The art of the zeugma

A reminder to myself to be aware of the power of ambiguity within my own work and of the different forms it can take.

Ambiguity can often be caused through intentional or intentional use of zeugma and syllepsis:

In rhetoric, zeugma (/ˈzjuːɡmə/ (listen); from the Ancient Greek ζεῦγμα, zeûgma, lit. “a yoking together”[1]) and syllepsis (/sɪˈlɛpsɪs/; from the Ancient Greek σύλληψις, sullēpsis, lit. “a taking together”) are figures of speech in which a single phrase or word joins different parts of a sentence.

In my doctoral thesis, I noted that the words ‘digital’ and ‘literacy’ were combined to produce different kinds of ambiguity:

Zeugmas are figures of speech that join two or more parts of a sentence into a single noun, such as ‘digital literacy’. It is unclear here whether the emphasis is upon the ‘digital’ (and therefore an example of a prozeugma) or upon the ‘literacy’ (and therefore a hypozeugma). Which is the adjective?

Once you’ve spotted your first zeugma, you see them everywhere. They can be used to enlighten but also to deceive. I’m often a fan: terms where two words are ‘yoked together’ can be incredibly productive, leading to breakthroughs in groups that would otherwise be directionless.

The way this approach works is to play around with the boundary of what something denotes (i.e. represents) and what it connotes (i.e. implies).


Within this overlap are different types of ambiguity, which I usually represent with the continuum of ambiguity (below). This is explained in more detail within a paper I wrote with my thesis supervisor, but broadly speaking:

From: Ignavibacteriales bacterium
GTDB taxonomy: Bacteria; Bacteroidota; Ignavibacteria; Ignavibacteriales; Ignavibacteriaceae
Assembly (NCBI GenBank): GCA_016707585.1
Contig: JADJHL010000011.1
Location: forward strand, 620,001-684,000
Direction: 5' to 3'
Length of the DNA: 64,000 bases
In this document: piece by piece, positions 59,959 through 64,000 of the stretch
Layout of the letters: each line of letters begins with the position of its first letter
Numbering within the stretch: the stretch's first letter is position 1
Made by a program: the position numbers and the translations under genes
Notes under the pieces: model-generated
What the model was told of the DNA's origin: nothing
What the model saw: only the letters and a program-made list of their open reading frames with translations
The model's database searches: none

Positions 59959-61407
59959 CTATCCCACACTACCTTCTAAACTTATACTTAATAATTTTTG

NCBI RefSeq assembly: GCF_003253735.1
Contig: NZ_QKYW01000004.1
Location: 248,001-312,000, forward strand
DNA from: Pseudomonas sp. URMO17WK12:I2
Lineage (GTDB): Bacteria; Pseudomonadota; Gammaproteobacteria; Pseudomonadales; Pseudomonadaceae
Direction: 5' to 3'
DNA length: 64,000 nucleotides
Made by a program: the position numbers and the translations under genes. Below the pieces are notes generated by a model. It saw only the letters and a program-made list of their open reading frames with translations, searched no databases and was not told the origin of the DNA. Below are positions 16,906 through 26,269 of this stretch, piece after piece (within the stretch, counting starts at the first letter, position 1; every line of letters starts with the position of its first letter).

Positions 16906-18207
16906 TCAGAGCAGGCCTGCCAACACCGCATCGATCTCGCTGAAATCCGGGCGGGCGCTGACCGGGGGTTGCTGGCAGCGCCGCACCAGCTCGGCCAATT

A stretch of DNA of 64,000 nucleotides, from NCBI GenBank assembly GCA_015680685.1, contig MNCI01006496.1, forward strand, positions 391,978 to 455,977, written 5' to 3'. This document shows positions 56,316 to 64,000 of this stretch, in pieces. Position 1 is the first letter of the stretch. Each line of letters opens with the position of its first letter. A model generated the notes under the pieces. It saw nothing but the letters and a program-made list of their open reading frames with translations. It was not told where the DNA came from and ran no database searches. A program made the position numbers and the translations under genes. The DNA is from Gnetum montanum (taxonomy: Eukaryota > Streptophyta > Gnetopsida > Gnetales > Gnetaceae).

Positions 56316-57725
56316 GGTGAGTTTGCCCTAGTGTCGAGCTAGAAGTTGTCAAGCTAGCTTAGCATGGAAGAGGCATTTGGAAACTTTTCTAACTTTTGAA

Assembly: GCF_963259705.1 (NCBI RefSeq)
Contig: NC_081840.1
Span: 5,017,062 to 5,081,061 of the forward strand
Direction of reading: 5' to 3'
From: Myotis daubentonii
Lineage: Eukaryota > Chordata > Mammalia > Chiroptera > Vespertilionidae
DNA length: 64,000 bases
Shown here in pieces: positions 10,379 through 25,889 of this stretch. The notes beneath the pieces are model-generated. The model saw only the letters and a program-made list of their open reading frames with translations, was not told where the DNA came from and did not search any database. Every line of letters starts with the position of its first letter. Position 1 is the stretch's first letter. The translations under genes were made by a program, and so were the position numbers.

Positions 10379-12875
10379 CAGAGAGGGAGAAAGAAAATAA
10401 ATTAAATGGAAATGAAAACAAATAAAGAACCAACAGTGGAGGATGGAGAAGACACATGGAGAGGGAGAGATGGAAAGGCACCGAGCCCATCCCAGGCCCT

• Generative ambiguity — works for you
  • Creative ambiguity — works for people like you with domain knowledge
  • Productive ambiguity — works for most people
  • Dead metaphor — cliché with no power
Continuum of ambiguity

What’s interesting in my work is that I get to collaborate with quite a few different organisations, either as clients or as sister organisations working towards a shared goal.

There have been some interesting zeugmas that arise and do some important work at the level of Creative Ambiguity and Productive Ambiguity. For example: Cooperative Technologists [CoTech] where it’s often unclear as to whether we’re cooperative technologists or cooperative technologists. Is the emphasis on the former or the latter?

My experience is that while zeugmas open up space for productive discussion and action, the terms themselves are usually on a journey. They may move in a linear way from Generative through Creative, to Productive Ambiguity before becoming a Dead Metaphor. But more often, they oscillate between Creative Ambiguity and Productive Ambiguity, with the terms being reinvigorated every so often with new insights and impetus.

In general, this post on a oft-neglected blog is mostly a reminder to myself to be aware of the power of ambiguity within my own work and of the different forms it can take.

Vagueness is, of course, always to be avoided (and sits to the left of Generative Ambiguity) but it’s actually quite a rare thing in my world.